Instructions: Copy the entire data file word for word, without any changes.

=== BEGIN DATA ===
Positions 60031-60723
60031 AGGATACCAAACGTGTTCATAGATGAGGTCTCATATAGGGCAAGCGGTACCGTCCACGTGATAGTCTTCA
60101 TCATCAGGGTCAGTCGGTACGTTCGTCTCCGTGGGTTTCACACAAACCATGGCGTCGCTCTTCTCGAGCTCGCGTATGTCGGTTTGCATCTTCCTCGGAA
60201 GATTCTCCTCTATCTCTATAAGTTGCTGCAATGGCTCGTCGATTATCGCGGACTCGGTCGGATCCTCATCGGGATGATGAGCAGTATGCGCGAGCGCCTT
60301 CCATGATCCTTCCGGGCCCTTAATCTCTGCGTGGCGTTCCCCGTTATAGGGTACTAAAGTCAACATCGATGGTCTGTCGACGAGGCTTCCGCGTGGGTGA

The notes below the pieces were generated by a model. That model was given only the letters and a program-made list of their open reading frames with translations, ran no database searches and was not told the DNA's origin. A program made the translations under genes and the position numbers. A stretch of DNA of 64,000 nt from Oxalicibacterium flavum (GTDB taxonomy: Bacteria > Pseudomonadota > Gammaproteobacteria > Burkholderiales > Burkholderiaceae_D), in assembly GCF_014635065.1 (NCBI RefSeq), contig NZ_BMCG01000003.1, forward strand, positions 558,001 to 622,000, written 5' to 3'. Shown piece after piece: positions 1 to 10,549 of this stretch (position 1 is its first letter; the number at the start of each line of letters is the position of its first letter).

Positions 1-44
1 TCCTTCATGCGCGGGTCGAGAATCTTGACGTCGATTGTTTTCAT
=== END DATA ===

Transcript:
Positions 60031-60723
60031 AGGATACCAAACGTGTTCATAGATGAGGTCTCATATAGGGCAAGCGGTACCGTCCACGTGATAGTCTTCA
60101 TCATCAGGGTCAGTCGGTACGTTCGTCTCCGTGGGTTTCACACAAACCATGGCGTCGCTCTTCTCGAGCTCGCGTATGTCGGTTTGCATCTTCCTCGGAA
60201 GATTCTCCTCTATCTCTATAAGTTGCTGCAATGGCTCGTCGATTATCGCGGACTCGGTCGGATCCTCATCGGGATGATGAGCAGTATGCGCGAGCGCCTT
60301 CCATGATCCTTCCGGGCCCTTAATCTCTGCGTGGCGTTCCCCGTTATAGGGTACTAAAGTCAACATCGATGGTCTGTCGACGAGGCTTCCGCGTGGGTGA

The notes below the pieces were generated by a model. That model was given only the letters and a program-made list of their open reading frames with translations, ran no database searches and was not told the DNA's origin. A program made the translations under genes and the position numbers. A stretch of DNA of 64,000 nt from Oxalicibacterium flavum (GTDB taxonomy: Bacteria > Pseudomonadota > Gammaproteobacteria > Burkholderiales > Burkholderiaceae_D), in assembly GCF_014635065.1 (NCBI RefSeq), contig NZ_BMCG01000003.1, forward strand, positions 558,001 to 622,000, written 5' to 3'. Shown piece after piece: positions 1 to 10,549 of this stretch (position 1 is its first letter; the number at the start of each line of letters is the position of its first letter).

Positions 1-44
1 TCCTTCATGCGCGGGTCGAGAATCTTGACGTCGATTGTTTTCAT